What if I told you there was a fun, free, easy way to meaningfully hack the social caste system? That, in ten minutes a day, you could transform yourself from “rough around the edges” to a someone that commands interest, respect, advancement, advantage, opportunity, and even love. It’s true, and I’ll unpack all of that, I promise. That hack is called: reading books.
Couple things: first off, if you’re reading this blog, I’m preaching to the choir; you’re probably willing to take more of a reading beating than the average bear, and I commend you. Still a topic worth homage.
Second, why reading and not “watching documentaries”? That’s everyone’s excuse not to read now. I love documentaries, and they’re so good these days — absolutely no disrespect. It’s a great way to know new things. Knowing new things, though, is a bit of a red herring! I mean, we have the Internet to prove that we’re really not that committed to knowing new things, and when we are, we simply look them up. I don’t want to read a book about how many times Bill O’Reilly has had to settle out of court for sexual misconduct allegations just so I can get through dinner with my in-laws — it’s on Wikipedia, via my phone. The simple knowing of new things is easily conflatable with reading, but in the words of my beloved Cardiopulmonary Tech Phase One instructor from 2005: don’t get it twisted.
Reading is only peripherally about knowing new things — one of the perks, let’s say. And so third, let me mention that in a digitally trending society where, first, it’s become increasingly easy to know things, and then we become hyper-focused on knowing things “at” one another, and then the ways that we align with where we go to get things to know at one another is increasingly problematic, and the platforms upon which we display our knowledge are increasingly performative and reductionist, it’s easy to lose sight of what the point of knowing things is in the first place.
Why would anyone read actual books anymore, when they could just Google or watch a documentary? And even if they do, why would they read books that don’t directly contribute to their ability to know more things on subjects on which they’re likely to engage with others? I meet lots of people who’ve either never made friends with books for books’ sake, or else they steer clear of books that aren’t strictly functional. And that’s fine I suppose, if we conceptualize ourselves as hollow receptacles in need of stuff to know, with which to strategically fill ourselves. And there’s great pleasure in knowing new things, grasping with greater confidence some vocabulary of ideas relative to a subject. I celebrate that.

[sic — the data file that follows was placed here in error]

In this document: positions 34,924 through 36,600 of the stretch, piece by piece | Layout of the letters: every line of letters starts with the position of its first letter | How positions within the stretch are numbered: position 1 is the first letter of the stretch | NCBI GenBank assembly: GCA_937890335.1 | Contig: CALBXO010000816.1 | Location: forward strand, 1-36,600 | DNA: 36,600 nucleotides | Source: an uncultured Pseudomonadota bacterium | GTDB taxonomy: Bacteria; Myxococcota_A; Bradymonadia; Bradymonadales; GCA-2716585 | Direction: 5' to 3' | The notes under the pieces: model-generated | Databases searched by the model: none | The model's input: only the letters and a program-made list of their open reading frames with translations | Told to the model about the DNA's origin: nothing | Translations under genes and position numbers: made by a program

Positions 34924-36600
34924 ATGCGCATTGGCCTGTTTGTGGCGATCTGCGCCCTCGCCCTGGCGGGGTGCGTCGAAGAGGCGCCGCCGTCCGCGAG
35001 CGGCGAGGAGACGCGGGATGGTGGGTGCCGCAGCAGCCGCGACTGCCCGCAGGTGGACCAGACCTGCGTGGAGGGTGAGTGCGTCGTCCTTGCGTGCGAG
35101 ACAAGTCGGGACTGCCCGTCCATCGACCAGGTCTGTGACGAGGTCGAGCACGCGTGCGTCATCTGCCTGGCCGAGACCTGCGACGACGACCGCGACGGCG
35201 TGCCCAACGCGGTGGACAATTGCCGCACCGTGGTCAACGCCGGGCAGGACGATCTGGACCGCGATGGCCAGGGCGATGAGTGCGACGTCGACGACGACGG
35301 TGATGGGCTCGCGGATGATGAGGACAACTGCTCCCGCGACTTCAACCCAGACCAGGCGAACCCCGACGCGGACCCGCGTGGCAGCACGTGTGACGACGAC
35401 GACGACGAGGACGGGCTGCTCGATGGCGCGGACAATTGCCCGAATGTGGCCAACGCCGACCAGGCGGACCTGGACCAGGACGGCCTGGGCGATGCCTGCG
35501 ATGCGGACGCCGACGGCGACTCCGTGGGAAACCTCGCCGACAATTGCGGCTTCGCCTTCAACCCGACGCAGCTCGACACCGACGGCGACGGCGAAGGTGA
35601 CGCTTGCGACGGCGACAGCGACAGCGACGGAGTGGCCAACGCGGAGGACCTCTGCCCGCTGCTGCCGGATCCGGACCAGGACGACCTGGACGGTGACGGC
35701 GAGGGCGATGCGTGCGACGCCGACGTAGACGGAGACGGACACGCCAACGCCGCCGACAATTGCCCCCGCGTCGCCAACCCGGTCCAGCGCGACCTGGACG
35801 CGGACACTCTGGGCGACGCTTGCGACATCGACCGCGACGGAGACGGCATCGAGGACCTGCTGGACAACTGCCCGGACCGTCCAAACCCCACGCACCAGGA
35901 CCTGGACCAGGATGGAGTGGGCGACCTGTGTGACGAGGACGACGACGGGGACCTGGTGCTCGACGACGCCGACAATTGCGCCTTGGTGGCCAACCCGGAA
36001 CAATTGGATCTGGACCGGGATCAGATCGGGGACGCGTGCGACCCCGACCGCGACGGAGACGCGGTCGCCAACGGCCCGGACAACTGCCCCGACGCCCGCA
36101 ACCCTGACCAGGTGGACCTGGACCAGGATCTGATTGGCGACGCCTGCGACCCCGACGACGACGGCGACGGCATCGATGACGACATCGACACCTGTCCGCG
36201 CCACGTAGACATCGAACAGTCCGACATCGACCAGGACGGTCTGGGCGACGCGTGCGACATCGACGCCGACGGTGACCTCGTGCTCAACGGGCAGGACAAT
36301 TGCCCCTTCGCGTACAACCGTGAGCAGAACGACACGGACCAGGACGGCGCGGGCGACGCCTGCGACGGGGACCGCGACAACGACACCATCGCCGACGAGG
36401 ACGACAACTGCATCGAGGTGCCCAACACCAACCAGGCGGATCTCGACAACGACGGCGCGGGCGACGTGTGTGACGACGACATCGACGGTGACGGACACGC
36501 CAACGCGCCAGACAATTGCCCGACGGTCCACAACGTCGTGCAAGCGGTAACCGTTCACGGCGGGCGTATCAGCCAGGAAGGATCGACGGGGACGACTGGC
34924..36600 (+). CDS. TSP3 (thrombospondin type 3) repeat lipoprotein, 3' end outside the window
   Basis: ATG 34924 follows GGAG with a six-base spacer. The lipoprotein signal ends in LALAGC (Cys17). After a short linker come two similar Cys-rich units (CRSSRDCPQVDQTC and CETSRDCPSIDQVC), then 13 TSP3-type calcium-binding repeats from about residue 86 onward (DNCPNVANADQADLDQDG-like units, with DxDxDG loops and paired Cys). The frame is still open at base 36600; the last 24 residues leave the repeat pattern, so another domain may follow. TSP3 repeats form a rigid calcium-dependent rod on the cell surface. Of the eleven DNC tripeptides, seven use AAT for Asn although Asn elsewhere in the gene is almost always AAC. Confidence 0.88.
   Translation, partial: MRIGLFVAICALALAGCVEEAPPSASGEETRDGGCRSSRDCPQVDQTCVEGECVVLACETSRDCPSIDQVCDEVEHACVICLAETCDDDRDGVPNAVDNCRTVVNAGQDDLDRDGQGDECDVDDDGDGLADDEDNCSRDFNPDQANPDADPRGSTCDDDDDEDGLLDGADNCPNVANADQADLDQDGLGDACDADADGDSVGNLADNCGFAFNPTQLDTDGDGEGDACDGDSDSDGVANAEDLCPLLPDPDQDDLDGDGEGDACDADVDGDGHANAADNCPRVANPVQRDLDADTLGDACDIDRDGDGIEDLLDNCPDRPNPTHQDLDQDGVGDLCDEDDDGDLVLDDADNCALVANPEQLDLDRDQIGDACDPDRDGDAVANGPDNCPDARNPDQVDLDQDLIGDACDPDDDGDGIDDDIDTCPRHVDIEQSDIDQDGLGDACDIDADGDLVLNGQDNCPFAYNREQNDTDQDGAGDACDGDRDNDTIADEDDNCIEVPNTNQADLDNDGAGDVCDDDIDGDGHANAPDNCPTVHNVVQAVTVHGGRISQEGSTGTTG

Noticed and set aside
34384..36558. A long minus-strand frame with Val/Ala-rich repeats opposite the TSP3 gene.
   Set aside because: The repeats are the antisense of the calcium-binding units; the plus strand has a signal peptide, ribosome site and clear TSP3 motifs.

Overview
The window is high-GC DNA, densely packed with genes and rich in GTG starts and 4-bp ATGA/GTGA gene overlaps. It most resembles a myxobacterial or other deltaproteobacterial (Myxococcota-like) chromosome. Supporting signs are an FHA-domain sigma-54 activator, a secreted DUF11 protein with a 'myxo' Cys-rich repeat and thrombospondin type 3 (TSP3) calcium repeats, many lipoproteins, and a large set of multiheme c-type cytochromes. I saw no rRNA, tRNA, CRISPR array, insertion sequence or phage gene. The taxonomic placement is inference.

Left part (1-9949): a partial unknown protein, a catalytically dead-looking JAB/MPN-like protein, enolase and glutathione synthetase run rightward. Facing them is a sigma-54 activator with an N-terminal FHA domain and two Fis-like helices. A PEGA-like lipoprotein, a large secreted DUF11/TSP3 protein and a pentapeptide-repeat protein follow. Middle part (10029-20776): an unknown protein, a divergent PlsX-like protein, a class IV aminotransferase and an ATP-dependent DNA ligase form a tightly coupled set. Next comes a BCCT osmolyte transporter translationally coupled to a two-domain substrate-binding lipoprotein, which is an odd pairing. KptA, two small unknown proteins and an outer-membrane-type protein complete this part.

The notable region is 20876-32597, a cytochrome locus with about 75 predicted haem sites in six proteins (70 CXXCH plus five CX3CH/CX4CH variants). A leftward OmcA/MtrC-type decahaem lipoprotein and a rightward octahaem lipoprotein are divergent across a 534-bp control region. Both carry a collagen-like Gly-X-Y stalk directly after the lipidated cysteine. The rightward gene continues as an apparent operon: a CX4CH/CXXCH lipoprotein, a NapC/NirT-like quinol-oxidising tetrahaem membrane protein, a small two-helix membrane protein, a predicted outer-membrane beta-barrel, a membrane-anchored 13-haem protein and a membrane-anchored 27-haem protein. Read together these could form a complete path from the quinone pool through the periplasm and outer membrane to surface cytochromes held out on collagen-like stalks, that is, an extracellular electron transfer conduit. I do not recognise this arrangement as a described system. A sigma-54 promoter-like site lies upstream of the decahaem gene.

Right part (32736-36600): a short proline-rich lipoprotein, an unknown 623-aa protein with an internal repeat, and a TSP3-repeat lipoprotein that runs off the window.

But if reading to know new things is only a perk, then what’s the main event? Well, here’s an interesting observation: I used to teach Freshman Comp, and my 18-22 year old students generally came hardwired to either express themselves eloquently, or not, and the majority not. I hope the course did some good and instilled in everyone the importance of picking one thing to say and saying it clearly — maybe, maybe not. But that minority of students who came hardwired to function gracefully on the realm of the abstract tended to have one thing in common: they grew up reading, and they read for pleasure. I conferenced with them, as a function of the course, and was always interested to pick the brains of the students who were, already, strong writers. I discovered that it really didn’t matter what they read. Some of them liked science books, some of them liked fiction, some of them liked graphic novels for chrissakes.
Conversely, the students who were not hardwired to function gracefully in the abstract — the majority of non-readers-for-pleasure — interpreted both reading, but especially writing, as a chore. I mean, Freshman Comp simply is a chore, there’s no getting around that, but it was the type of chore they regarded as having very little to do with themselves and their interests, which feels extra oppressive.
Now, I wasn’t able to gather much more data than that. Like I said, the readers were a minority, and I didn’t teach for that long because I actually need money to live. And it only demonstrates correlation, not causality. Did the good writers read because they had good reading comprehension inherently, or did they have good reading comprehension because they read?
In childhood, I’m not sure it really matters, because we’re so receptive and malleable regardless of our genetic/environmental potential. Throw some spaghetti at that wall and some will stick. Most of us will never grow up to be world class runners but we all gotta walk, at least.
As adults, we’re more set in our ways, but I don’t think it’s too late. Best case scenario, we receive a prison sentence or a nuclear winter, to finally settle down with books and realize: wow, I love this. Kidding, but our lives are fast paced enough that we’re unlikely to read through sheer boredom, as was the case for most of literate human history. Here’s where a book in the hand is worth two in the bush — if we put off reading because we think it needs to be edifying or New York Times bestselling or functional or whatever, get over it. Just go to a bookstore and get something.